Culture and Intelligence
The Japanese and American cultures perceive and nurture intelligence differently. Unlike their American counterparts, Japan’s teachers focus more on effort. Learners are let to publicly struggle with various problem until they have found the correct solution. The Japanese culture, therefore, implies that learning does not occur because learners are inherently intelligent (Richard, 2008). Rather, it occurs because a learner keeps working at a challenging problem until he or she figures it out.
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Both men and women are seeking a spot in the national workforce, physically or mentally impaired individuals are seeking a niche in the national workforce, and people of divergent races are seeking equally seeking a spot in the national workforce. Consequently, this concept necessitates a higher benchmark and a higher requirement for education so that an individual may be perceived as the best option for a specific job on account of their knowledge and skills.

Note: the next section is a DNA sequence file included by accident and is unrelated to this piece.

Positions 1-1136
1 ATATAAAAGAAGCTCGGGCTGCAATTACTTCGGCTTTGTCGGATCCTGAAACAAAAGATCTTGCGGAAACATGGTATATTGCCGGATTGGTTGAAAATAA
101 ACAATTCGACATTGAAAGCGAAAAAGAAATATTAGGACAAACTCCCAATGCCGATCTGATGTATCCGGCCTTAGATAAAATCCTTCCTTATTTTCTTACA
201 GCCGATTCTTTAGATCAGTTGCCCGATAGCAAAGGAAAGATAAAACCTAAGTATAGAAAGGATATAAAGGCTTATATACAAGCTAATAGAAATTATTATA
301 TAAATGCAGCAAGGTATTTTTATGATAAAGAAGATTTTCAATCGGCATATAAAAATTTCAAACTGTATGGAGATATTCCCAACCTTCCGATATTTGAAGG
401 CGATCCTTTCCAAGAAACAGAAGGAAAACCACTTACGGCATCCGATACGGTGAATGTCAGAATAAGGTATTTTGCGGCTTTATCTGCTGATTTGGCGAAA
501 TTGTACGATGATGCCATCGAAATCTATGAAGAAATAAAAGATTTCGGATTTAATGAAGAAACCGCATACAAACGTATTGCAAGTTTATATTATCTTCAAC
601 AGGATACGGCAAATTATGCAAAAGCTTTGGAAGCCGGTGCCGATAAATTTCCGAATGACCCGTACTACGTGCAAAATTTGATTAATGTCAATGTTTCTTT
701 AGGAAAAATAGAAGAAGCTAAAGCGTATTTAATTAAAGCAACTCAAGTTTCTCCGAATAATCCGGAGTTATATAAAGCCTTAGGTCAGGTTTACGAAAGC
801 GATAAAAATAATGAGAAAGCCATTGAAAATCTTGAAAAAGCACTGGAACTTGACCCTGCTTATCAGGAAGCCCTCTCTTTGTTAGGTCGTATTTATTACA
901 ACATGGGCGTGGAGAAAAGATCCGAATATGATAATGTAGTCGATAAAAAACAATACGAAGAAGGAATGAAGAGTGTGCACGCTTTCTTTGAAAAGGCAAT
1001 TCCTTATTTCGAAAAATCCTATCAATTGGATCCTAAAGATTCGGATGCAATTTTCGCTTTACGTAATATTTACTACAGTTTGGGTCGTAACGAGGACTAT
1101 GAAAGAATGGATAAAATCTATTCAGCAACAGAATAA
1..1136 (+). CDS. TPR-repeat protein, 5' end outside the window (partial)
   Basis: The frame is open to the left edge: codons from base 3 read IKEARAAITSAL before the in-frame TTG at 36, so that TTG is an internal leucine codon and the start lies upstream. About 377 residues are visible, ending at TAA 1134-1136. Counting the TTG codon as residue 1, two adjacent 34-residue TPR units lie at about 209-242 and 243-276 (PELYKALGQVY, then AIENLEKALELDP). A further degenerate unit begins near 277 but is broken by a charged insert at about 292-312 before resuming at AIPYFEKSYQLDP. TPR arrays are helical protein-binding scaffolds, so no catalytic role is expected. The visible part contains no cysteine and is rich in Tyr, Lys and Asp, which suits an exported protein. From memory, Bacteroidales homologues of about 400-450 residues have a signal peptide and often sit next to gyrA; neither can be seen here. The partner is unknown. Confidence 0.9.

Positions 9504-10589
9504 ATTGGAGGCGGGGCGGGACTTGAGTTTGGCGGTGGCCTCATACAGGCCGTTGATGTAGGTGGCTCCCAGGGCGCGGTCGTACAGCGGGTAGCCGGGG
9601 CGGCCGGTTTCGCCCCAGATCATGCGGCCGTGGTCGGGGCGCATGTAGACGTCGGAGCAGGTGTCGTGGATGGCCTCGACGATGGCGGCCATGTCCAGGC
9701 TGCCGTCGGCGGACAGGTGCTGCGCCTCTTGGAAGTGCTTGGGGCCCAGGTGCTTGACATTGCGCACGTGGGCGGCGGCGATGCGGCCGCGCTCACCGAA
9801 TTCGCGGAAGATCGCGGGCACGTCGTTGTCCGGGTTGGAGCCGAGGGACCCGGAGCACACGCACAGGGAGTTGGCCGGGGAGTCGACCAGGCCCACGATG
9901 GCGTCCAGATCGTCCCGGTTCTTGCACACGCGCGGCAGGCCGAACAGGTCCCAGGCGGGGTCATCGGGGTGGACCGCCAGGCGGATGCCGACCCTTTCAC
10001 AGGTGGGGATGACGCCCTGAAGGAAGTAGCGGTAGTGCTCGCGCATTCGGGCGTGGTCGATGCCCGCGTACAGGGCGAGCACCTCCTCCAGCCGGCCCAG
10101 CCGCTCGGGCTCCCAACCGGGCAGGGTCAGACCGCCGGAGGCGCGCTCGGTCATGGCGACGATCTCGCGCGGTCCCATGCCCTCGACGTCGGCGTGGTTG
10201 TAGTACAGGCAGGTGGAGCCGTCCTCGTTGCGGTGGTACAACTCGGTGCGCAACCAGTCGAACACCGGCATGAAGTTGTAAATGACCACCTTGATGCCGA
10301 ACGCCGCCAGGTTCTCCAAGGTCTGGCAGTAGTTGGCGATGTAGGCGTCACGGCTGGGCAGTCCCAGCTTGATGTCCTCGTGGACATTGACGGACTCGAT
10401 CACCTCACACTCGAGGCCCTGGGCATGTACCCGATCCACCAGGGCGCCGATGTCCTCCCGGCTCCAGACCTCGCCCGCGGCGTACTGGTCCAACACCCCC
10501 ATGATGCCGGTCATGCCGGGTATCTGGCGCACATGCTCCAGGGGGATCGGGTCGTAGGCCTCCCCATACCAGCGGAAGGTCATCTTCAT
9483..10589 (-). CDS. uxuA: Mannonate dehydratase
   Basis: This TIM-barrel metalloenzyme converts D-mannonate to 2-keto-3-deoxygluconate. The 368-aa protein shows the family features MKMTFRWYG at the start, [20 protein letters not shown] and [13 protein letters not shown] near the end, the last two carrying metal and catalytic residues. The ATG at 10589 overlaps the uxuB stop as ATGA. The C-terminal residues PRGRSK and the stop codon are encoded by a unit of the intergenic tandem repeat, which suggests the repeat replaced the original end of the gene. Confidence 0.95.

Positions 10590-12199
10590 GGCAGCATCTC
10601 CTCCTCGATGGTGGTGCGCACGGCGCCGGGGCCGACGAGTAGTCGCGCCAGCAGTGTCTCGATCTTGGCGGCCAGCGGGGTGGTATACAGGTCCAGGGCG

I summary, the American culture views intellectual struggle in learners as a manifestation of intellectual weakness while the Japanese culture not only tolerates but usually uses intellectual struggle to gauge emotional strength.
Dale, N.P. (1990). The Myth of Japanese Uniqueness. London: Routledge.
Richard, L. (2008). The global bell curve: race, IQ, and inequality worldwide. Augusta, Ga.:
Washington. Summit Publishers.